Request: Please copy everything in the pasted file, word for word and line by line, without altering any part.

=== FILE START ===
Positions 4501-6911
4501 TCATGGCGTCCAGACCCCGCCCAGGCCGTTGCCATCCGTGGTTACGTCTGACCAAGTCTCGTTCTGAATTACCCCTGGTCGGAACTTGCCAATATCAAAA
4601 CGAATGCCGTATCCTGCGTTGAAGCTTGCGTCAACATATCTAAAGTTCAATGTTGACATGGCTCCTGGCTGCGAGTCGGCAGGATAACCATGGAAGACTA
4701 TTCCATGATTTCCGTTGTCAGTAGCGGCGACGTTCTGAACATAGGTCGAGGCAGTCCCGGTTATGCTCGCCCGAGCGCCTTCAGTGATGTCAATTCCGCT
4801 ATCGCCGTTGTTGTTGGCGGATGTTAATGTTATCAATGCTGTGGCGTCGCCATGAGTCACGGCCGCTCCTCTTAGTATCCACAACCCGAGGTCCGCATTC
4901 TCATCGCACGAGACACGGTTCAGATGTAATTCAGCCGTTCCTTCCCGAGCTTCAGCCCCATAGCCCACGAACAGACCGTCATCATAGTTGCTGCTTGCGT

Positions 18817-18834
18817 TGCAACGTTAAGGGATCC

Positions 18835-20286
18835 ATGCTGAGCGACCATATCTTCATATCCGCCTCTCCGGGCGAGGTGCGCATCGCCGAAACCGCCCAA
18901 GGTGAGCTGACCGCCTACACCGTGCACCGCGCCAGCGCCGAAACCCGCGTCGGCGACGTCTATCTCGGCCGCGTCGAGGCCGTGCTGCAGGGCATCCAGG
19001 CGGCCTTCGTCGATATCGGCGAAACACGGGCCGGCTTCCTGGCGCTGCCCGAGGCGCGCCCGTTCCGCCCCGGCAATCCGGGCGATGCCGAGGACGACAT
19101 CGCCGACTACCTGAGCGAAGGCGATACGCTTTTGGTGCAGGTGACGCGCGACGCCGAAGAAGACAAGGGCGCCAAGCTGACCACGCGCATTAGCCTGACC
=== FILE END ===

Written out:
Positions 4501-6911
4501 TCATGGCGTCCAGACCCCGCCCAGGCCGTTGCCATCCGTGGTTACGTCTGACCAAGTCTCGTTCTGAATTACCCCTGGTCGGAACTTGCCAATATCAAAA
4601 CGAATGCCGTATCCTGCGTTGAAGCTTGCGTCAACATATCTAAAGTTCAATGTTGACATGGCTCCTGGCTGCGAGTCGGCAGGATAACCATGGAAGACTA
4701 TTCCATGATTTCCGTTGTCAGTAGCGGCGACGTTCTGAACATAGGTCGAGGCAGTCCCGGTTATGCTCGCCCGAGCGCCTTCAGTGATGTCAATTCCGCT
4801 ATCGCCGTTGTTGTTGGCGGATGTTAATGTTATCAATGCTGTGGCGTCGCCATGAGTCACGGCCGCTCCTCTTAGTATCCACAACCCGAGGTCCGCATTC
4901 TCATCGCACGAGACACGGTTCAGATGTAATTCAGCCGTTCCTTCCCGAGCTTCAGCCCCATAGCCCACGAACAGACCGTCATCATAGTTGCTGCTTGCGT

Positions 18817-18834
18817 TGCAACGTTAAGGGATCC

Positions 18835-20286
18835 ATGCTGAGCGACCATATCTTCATATCCGCCTCTCCGGGCGAGGTGCGCATCGCCGAAACCGCCCAA
18901 GGTGAGCTGACCGCCTACACCGTGCACCGCGCCAGCGCCGAAACCCGCGTCGGCGACGTCTATCTCGGCCGCGTCGAGGCCGTGCTGCAGGGCATCCAGG
19001 CGGCCTTCGTCGATATCGGCGAAACACGGGCCGGCTTCCTGGCGCTGCCCGAGGCGCGCCCGTTCCGCCCCGGCAATCCGGGCGATGCCGAGGACGACAT
19101 CGCCGACTACCTGAGCGAAGGCGATACGCTTTTGGTGCAGGTGACGCGCGACGCCGAAGAAGACAAGGGCGCCAAGCTGACCACGCGCATTAGCCTGACC